The film’s story starts off with a story. An old woman leaves a grocery store to find a group of young men rummaging through her car. She pulls a gun on them, and they leave without a struggle. As she gets into the car she realizes it isn’t hers.

And suddenly the narrator, a dopey priest (Steve Little) leading a Bible study, forgets all of the elements of good storytelling. He laughs in the middle of it and rambles on past the natural ending of the story. It’s supposed to be funny because it’s not funny, but somehow the blandness never makes that jump to humor. Basically, The Catechism Cataclysm lays down its narrative style early on.

Catechism stars Little as Father Billy, a man-child who somehow managed to become a man of the cloth. After being forced to take a sabbatical for all-around ineptitude, he decides to reconnect with his high school idol, his older sister’s rocker ex-boyfriend Robbie (Robert Longstreet). Robbie doesn’t remember Billy, but he hasn’t got anything better to do so the pair goes for a canoe ride.

That’s when things get weird – as in absurdly, randomly and supernaturally weird. And again, it seems like the random incidences that happen on their trip should be funny, maybe even laugh-out-loud funny. At best, some of the scenes warrant a chuckle.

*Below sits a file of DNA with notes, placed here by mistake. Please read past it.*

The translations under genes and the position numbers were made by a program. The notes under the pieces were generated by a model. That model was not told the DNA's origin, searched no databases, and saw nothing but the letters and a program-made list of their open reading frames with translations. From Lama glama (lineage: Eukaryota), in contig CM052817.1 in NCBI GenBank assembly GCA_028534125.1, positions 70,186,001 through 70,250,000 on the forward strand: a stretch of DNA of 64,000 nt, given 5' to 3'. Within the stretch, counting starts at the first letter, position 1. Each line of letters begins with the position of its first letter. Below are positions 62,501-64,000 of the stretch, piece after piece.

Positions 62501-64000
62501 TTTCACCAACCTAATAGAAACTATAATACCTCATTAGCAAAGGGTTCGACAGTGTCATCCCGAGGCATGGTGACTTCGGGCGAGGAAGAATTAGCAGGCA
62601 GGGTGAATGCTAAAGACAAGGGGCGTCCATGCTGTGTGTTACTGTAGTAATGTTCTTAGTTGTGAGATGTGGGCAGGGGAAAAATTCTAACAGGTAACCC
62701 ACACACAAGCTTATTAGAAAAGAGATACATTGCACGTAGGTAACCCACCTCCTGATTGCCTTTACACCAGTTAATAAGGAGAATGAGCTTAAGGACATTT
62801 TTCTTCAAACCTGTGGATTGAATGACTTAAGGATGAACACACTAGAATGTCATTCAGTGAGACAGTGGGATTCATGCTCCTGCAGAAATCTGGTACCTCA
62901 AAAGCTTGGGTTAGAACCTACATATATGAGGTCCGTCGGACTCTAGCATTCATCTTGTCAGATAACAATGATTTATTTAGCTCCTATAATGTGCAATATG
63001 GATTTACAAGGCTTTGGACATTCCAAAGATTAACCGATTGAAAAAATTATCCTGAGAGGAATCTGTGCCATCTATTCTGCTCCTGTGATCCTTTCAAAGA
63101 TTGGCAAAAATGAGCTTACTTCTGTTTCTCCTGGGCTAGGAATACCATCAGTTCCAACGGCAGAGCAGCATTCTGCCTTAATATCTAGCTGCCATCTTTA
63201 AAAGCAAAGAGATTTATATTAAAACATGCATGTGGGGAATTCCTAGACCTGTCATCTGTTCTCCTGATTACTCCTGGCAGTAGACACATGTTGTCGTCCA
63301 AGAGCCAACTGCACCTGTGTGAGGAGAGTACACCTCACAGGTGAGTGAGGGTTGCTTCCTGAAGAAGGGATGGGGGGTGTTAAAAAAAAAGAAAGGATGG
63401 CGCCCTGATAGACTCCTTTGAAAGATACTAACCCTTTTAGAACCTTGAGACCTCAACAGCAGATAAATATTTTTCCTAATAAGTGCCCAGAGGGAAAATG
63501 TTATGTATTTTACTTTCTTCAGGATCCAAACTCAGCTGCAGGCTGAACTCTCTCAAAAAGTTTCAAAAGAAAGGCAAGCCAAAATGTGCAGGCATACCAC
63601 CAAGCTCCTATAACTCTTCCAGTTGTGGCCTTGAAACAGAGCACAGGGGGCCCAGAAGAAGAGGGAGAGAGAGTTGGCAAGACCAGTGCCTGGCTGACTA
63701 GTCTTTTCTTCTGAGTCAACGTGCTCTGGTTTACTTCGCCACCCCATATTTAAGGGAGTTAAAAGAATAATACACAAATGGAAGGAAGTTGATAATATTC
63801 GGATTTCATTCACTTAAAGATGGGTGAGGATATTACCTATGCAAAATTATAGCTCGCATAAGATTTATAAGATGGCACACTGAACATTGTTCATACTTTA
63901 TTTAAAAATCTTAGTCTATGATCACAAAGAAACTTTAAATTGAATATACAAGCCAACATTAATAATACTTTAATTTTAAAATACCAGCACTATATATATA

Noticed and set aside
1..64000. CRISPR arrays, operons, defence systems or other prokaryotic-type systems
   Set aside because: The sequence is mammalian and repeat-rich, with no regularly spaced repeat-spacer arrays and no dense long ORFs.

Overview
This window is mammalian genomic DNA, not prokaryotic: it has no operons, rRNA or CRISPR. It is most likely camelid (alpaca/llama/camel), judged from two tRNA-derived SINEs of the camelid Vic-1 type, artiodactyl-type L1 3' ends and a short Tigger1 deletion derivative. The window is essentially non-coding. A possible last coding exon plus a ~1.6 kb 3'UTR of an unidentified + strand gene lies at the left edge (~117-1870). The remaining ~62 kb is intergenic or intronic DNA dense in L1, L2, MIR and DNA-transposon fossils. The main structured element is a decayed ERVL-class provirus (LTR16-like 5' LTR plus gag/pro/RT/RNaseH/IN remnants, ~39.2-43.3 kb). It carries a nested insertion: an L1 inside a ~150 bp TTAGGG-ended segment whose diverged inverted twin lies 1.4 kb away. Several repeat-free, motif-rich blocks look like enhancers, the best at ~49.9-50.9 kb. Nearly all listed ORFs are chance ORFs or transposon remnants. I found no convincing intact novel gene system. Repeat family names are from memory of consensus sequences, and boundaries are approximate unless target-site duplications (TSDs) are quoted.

For instance, when Billy thinks it’s a good idea to order fried food for breakfast, Robbie comments that they’ll probably have to use the restroom later. In the stall, they play a “real or fake” fart game. If you don’t like poop humor, you’ll be bored. If you do, you’ll wonder why they ruin the scene with Billy’s confession that he’s never been happy. Thankfully. it’s the film’s only attempt at being heartfelt or emotionally serious.

It might be that the film is suffering from a sort of identity crisis. On the one hand, it wants to be an arrested development buddy comedy in the vein of Judd Apatow films or The Hangover – as if sticking a guy in a priest outfit and telling him to yell a lot puts him on par with Zach Galifianakis’ Alan.

At the same time, it’s meant to be an absurdist indie film concerned with the art of storytelling. Here, there’s hope. There are some amusing, well placed literary references and some playful – and yes, funny – dialogue on the subject of how people evaluate endings. I was just glad it was over.

The Catechism Cataclysm releases in select theaters Nov. 4.